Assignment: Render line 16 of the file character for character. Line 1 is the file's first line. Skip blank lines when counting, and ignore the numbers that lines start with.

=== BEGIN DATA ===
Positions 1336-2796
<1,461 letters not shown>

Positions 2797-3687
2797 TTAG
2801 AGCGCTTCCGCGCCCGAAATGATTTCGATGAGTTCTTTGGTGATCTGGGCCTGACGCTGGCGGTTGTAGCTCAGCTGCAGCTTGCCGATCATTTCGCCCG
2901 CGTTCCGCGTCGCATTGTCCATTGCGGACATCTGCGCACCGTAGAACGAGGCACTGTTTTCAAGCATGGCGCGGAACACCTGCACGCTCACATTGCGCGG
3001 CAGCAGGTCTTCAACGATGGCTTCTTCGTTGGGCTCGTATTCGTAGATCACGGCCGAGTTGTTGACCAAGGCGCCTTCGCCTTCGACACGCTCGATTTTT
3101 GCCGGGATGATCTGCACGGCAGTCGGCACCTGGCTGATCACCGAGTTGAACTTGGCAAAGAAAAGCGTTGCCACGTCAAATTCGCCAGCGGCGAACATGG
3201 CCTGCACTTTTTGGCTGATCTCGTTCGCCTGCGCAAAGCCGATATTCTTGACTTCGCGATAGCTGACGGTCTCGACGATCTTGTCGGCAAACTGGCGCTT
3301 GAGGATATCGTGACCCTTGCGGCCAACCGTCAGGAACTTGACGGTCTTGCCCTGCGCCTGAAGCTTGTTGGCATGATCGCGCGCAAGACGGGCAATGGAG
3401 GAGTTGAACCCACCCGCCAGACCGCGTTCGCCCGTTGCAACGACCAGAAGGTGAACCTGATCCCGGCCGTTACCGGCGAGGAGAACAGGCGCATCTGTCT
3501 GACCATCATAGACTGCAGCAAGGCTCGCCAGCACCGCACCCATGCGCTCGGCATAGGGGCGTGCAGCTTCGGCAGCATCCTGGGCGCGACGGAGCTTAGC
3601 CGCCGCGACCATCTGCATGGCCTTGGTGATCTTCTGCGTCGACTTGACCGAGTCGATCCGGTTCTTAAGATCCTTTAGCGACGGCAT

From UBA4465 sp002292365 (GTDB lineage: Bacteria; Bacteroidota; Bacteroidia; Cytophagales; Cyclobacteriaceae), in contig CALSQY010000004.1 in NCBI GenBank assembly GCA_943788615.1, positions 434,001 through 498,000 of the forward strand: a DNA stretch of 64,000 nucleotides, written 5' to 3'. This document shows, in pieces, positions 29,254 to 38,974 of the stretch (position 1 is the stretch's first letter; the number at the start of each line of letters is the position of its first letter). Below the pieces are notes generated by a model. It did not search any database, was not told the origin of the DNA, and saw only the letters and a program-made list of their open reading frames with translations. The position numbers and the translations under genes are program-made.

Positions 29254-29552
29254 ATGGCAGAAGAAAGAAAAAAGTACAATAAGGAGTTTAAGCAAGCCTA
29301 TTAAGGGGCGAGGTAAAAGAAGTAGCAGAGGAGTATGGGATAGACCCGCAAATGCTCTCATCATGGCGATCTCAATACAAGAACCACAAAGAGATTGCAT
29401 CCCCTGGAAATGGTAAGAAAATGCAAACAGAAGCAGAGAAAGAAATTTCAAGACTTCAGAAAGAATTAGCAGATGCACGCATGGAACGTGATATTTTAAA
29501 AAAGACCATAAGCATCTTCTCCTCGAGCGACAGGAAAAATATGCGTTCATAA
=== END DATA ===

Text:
29254 ATGGCAGAAGAAAGAAAAAAGTACAATAAGGAGTTTAAGCAAGCCTA